What If the Feds Bailed Out the Busted Dot-coms?
If the feds took the bailout approach to failing dot-coms in 2001, what would the world look like now?What if the government had spent $750 billion to bail out the dot-com companies when the Internet bubble collapsed in 2001? I've been thinking about this as I've watched the feds run the spectrum from rugged free market individualist (tough luck, Lehman Brothers, don't let the door hit your butt on the way out) to a socialist bankers paradise (we can't fail as long as the U.S. Treasury has ink and paper). Were those dot-com companies too important and too big to fail?
If that had been the decision, I'd guess the world would look something like this.
CMGiOf course, the vital venture capital funding pipeline would have faltered and failed without the government's decision to pump $50 billion into CMGi. The revolutionary idea that companies don't need products, expertise or sales was a concept that had to be preserved and encouraged. Without the government's willingness to step in and grow the dot-com company creation economy, startups would have been forced to come up with real products for which real customers would plunk down real cash. Aren't we glad that never happened?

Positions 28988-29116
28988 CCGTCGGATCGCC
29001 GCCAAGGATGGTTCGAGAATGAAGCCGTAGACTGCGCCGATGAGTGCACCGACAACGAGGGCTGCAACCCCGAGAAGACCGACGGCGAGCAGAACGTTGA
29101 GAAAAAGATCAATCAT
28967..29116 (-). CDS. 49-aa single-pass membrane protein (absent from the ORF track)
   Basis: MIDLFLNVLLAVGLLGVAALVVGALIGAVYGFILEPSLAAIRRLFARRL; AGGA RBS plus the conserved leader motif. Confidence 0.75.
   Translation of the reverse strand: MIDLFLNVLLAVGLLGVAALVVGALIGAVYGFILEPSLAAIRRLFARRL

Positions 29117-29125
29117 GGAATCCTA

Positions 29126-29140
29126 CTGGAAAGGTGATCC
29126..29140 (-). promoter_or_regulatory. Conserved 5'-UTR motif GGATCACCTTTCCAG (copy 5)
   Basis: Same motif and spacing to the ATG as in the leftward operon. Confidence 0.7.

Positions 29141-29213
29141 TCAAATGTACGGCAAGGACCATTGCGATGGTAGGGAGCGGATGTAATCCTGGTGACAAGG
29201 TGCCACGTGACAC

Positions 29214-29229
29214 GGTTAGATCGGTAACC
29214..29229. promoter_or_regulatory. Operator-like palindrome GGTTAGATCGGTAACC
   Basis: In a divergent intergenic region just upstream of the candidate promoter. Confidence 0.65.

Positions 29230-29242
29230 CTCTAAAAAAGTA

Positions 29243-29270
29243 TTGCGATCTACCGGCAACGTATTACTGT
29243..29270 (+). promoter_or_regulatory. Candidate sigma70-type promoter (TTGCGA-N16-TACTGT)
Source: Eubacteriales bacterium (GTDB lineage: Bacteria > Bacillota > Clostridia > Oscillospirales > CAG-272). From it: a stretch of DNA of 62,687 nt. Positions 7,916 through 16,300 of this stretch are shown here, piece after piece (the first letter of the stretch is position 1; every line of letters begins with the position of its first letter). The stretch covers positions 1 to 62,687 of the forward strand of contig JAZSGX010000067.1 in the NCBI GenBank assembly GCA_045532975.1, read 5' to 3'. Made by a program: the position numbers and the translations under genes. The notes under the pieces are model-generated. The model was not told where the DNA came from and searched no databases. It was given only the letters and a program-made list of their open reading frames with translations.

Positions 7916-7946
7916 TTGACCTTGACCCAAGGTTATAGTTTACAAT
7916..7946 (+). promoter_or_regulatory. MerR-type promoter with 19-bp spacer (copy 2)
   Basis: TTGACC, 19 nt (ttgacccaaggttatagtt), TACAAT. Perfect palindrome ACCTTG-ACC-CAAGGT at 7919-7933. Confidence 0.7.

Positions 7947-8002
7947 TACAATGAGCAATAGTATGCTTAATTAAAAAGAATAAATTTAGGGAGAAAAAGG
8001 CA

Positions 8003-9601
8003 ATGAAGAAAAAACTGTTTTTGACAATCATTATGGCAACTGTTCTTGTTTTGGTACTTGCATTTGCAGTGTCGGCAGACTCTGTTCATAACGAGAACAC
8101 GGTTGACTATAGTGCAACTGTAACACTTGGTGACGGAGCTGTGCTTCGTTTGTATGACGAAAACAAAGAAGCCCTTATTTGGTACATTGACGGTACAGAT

ComdexAnd where would the tech industry be without the fed's decision to pour $5 billion (and counting) into the Comdex trade show in Las Vegas? Comdex is the only place where buyers and sellers can confab over drinks, and it is impossible to consider that any other location or venue beyond Las Vegas would be a sensible site for techies to see the new toys. By subsidizing a yearly event where every techie in the world gets a free trip to Vegas, not only is the tech industry assured of continued survival, but the concepts of the endless buffet, the Elvis impersonator and the lap dance have advanced all of civilization. Anyway, you get the idea. Sometimes bailing out the folks who got us into the mess doesn't seem to make too much sense.